De novo establishment of wild-type song culture in the zebra finch (Nature)

Neural processing of auditory feedback during vocal practice in a songbird (Nature)

2008

Log or Linear? Distinct Intuitions of the Number Scale in Western and Amazonian Indigene Cultures

Predicting Human Brain Activity Associated with the Meanings of Nouns

Languages Evolve in Punctuational Bursts

The Limits of Counting: Numerical Cognition Between Evolution and Culture

Neural substrates of vocalization feedback monitoring in primate auditory cortex (Nature)

Precise auditory–vocal mirroring in neurons for learned vocal communication (Nature)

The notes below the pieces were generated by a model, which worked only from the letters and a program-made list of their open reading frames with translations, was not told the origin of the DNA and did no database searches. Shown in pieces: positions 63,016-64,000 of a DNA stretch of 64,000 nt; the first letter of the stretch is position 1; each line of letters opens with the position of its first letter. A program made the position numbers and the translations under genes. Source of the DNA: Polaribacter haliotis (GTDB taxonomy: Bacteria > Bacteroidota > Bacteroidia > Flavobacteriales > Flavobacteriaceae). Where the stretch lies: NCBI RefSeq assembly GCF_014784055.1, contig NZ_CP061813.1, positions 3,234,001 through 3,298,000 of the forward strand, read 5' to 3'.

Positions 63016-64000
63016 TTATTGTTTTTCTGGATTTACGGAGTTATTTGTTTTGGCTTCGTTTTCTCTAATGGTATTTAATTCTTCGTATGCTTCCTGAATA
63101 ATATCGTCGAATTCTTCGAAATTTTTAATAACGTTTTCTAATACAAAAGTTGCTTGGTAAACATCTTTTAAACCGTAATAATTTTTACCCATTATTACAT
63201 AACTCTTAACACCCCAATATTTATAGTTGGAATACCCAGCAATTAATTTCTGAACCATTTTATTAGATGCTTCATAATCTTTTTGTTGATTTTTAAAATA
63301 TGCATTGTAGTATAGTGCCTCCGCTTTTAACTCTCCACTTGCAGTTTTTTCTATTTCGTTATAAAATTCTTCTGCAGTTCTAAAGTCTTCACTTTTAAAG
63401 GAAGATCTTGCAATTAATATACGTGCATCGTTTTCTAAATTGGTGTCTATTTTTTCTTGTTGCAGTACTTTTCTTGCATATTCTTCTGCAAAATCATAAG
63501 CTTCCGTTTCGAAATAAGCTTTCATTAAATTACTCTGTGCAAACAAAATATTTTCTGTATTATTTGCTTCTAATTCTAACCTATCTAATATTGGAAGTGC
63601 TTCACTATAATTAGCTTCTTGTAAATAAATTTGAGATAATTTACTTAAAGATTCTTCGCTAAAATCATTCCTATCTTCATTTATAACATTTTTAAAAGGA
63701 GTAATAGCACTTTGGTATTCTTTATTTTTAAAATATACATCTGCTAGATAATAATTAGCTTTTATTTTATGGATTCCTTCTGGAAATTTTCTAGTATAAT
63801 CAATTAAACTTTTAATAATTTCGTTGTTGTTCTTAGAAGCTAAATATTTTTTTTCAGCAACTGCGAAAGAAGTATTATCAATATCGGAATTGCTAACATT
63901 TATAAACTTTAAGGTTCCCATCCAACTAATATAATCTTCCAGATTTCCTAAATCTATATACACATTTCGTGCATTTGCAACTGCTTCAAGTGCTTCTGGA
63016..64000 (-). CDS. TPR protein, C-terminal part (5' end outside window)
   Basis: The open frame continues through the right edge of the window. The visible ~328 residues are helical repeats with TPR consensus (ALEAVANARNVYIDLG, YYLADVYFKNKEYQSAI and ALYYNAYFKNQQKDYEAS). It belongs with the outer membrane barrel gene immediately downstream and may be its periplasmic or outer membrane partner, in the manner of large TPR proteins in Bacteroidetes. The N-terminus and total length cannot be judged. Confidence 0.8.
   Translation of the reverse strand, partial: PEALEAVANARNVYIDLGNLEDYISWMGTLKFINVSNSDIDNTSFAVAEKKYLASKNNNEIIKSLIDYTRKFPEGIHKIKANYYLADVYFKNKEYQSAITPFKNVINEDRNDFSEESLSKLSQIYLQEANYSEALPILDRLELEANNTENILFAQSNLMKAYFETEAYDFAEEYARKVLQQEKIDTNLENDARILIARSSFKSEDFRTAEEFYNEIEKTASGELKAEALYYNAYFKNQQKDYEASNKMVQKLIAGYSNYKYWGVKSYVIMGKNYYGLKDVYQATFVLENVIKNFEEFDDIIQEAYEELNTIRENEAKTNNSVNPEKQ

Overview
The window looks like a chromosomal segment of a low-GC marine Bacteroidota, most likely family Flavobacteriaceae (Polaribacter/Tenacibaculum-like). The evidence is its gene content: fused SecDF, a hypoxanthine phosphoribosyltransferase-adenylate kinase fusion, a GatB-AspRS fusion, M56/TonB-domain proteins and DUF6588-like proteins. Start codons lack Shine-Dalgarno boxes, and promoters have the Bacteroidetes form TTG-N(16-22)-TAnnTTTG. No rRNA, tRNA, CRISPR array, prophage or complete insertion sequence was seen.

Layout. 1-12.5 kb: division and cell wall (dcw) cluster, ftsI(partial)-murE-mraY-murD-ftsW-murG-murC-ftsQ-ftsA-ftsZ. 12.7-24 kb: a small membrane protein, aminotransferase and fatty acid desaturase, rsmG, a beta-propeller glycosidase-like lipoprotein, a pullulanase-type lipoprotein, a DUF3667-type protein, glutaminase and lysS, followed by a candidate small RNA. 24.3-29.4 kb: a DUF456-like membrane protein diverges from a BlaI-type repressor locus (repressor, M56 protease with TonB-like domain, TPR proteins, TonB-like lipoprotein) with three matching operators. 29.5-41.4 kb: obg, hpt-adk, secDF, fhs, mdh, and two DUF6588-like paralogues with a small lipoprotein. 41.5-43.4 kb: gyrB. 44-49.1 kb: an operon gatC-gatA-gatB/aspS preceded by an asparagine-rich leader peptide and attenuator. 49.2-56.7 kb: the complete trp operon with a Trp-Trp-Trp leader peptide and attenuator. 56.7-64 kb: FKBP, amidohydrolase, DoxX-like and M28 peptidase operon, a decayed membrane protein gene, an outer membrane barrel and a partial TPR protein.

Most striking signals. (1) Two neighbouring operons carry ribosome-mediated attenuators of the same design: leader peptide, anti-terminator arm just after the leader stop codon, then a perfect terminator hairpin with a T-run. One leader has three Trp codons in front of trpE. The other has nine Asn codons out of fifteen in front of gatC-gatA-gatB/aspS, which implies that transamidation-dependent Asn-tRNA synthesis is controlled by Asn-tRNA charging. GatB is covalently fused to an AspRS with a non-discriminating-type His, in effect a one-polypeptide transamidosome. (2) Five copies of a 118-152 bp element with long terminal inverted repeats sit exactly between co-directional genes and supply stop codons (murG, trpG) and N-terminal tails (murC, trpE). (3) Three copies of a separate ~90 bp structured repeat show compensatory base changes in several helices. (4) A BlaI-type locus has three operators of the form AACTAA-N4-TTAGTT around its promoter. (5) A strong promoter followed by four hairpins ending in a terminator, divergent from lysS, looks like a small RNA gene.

Individual differences in non-verbal number acuity correlate with maths achievement (Nature)*

2007

Defusing the Childhood Vocabulary Explosion

Visual Language Discrimination in Infancy

Quantifying the evolutionary dynamics of language (Nature)

Frequency of word-use predicts rates of lexical evolution throughout Indo-European history (Nature)

Performance variability enables adaptive plasticity of 'crystallized' adult birdsong (Nature)

Symbolic arithmetic knowledge without instruction (Nature)*

2006

Left Caudate and Language Control

Language Control in the Bilingual Brain

Core Knowledge of Geometry in an Amazonian Indigene Group

Recursive syntactic pattern learning by songbirds (Nature)

2005

Structural Phylogenetics and the Reconstruction of Ancient Language History

2004

Exact and Approximate Arithmetic in an Amazonian Indigene Group

Numerical Cognition Without Words: Evidence from Amazonia

Children Creating Core Properties of Language: Evidence from an Emerging Sign Language in Nicaragua